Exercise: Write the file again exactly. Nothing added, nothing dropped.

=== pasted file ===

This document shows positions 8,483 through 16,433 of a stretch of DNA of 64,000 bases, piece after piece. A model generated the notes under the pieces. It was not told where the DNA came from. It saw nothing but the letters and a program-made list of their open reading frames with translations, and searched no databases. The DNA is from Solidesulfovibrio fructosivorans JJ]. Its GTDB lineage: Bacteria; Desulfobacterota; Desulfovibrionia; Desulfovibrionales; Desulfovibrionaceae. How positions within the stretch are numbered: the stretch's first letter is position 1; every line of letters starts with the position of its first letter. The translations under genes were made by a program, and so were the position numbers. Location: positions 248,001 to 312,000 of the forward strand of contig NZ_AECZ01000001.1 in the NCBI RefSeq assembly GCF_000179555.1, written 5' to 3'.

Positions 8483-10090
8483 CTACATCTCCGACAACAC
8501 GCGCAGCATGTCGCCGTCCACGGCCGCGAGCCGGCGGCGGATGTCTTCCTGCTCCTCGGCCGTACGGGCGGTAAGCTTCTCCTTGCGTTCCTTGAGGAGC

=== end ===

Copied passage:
This document shows positions 8,483 through 16,433 of a stretch of DNA of 64,000 bases, piece after piece. A model generated the notes under the pieces. It was not told where the DNA came from. It saw nothing but the letters and a program-made list of their open reading frames with translations, and searched no databases. The DNA is from Solidesulfovibrio fructosivorans JJ]. Its GTDB lineage: Bacteria; Desulfobacterota; Desulfovibrionia; Desulfovibrionales; Desulfovibrionaceae. How positions within the stretch are numbered: the stretch's first letter is position 1; every line of letters starts with the position of its first letter. The translations under genes were made by a program, and so were the position numbers. Location: positions 248,001 to 312,000 of the forward strand of contig NZ_AECZ01000001.1 in the NCBI RefSeq assembly GCF_000179555.1, written 5' to 3'.

Positions 8483-10090
8483 CTACATCTCCGACAACAC
8501 GCGCAGCATGTCGCCGTCCACGGCCGCGAGCCGGCGGCGGATGTCTTCCTGCTCCTCGGCCGTACGGGCGGTAAGCTTCTCCTTGCGTTCCTTGAGGAGC